In the State of Florida, it is illegal for a convicted felon to possess a firearm. Possession of a firearm by a convicted felon is a second-degree felony punishable by up to 15 years in prison.
However, Florida also allows its citizens to defend their homes and lives with the use of lethal force. Florida’s self-defense law permits the use of lethal force inside of your home without any provocation or threat on the part of the intruder. In other words, if you are in your home and a person enters your home unlawfully, the law presumes that the intruder means to do you harm and you may use absolute lethal force against the intruder. The intruder need not be armed.
Florida’s Stand Your Ground law applies this “Castle Doctrine” to any place outside of your home where you have a legal right to be. If you are in public or in your car or anywhere you are allowed to be (you cannot use Stand Your Ground if you are committing a crime), you may use lethal force if somebody threatens you with lethal force or great bodily harm or if somebody attempts to kill or seriously injure you.
But where do convicted felons fall into things?
The Florida Supreme Court has decided to resolve this issue. Appellate districts around the state have issued differing opinions on this matter. Some districts believe that a convicted felon cannot claim Stand Your Ground immunity since they have no legal right to possess a firearm.
Other districts believe that being a convicted felon does not matter when asserting Stand Your Ground, so long as the other prongs of the law are met.
I believe that the Florida Supreme Court will side with the notion that all citizens have an absolute right to defend their lives, regardless of legal status. A convicted felon cannot legally possess a firearm, but if a person’s life is in jeopardy, then the use of an instrument of self-defense could be seen as a necessity.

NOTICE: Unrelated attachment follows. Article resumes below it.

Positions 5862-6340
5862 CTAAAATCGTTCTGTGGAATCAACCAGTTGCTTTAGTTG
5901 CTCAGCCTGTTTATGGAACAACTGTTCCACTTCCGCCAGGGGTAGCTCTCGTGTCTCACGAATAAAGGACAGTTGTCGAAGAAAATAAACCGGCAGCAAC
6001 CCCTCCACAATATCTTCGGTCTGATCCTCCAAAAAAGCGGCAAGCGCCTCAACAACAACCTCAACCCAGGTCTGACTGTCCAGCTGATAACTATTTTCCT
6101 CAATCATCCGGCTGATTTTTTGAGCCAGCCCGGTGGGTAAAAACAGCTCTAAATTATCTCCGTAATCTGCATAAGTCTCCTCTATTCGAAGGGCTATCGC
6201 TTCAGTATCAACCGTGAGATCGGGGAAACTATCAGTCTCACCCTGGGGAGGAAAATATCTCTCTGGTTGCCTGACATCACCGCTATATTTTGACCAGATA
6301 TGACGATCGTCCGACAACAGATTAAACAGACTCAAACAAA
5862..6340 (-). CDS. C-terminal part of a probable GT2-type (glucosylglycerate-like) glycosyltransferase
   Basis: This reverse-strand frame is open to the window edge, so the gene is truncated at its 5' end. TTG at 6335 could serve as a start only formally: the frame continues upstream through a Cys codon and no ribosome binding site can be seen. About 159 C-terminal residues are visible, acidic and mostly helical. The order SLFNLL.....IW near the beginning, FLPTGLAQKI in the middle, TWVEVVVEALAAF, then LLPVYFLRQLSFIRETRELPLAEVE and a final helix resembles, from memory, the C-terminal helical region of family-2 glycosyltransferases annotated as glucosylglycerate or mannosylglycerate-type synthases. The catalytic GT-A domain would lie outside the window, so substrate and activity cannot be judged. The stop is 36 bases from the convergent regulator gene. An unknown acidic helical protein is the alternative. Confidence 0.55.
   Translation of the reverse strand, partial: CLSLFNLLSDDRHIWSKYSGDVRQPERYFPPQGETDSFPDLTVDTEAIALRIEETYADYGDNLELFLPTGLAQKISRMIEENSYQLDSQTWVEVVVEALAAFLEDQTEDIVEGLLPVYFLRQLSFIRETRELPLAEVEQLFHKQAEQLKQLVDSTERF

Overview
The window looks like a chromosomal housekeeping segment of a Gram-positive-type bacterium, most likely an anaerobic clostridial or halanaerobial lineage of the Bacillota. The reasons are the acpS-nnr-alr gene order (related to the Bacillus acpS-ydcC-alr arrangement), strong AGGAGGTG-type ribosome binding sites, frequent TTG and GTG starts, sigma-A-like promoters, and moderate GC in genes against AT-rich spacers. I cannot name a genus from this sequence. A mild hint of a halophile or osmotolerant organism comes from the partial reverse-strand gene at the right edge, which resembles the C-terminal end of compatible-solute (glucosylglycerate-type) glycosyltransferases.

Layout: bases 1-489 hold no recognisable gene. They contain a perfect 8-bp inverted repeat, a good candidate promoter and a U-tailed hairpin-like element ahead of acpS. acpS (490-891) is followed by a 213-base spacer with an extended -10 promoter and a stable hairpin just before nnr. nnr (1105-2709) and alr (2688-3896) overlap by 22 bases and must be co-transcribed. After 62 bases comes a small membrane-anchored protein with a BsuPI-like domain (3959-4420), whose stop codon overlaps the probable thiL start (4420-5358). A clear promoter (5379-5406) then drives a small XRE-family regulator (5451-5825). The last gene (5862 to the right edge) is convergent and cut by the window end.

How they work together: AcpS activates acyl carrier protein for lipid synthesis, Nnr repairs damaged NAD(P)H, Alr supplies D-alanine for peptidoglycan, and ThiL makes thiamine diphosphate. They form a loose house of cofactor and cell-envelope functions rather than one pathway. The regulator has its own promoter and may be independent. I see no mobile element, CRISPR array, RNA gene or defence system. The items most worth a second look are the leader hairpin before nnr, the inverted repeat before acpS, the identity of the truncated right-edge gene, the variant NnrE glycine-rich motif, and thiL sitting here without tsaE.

Florida recognizes necessity as a defense to a crime. Florida Standard Jury Instruction 3.6(k) states that “it is a defense to the (crime charged) if the defendant acted out of necessity.”
The jury instruction goes on to list the elements of necessity as follows:
The defendant reasonably believed a danger/emergency existed which was not intentionally caused by himself/herself.
The danger/emergency threatened significant harm to himself/herself/a third person.
The threatened harm must have been real, imminent, and impending.
The defendant had no reasonable means to avoid the danger/emergency except by committing the crime.
The crime charged must have been committed out of necessity to avoid the danger/emergency.
The harm that the defendant avoided must outweigh the harm caused by committing the crime.
This defense goes hand-in-hand with the principals of self-defense/Stand Your Ground. It is a crime to murder or seriously injure somebody. But the law recognizes that this criminal act is excusable if you commit it in order to defend yourself or another.
I believe that the Florida Supreme Court will draw guidance from the necessity jury instruction, finding parallels between that defense and the principals contained within Stand Your Ground.
Stand Your Ground was passed in Florida so that ordinary citizens did not have to fear civil suits and prosecution for protecting their lives or the lives of others. I believe that the Florida Supreme Court will deem it a necessity to use a gun in the event of a life-threatening emergency and will permit Stand Your Ground to apply to convicted felons.
Eric Matheny is a criminal defense attorney serving Miami-Dade and Broward.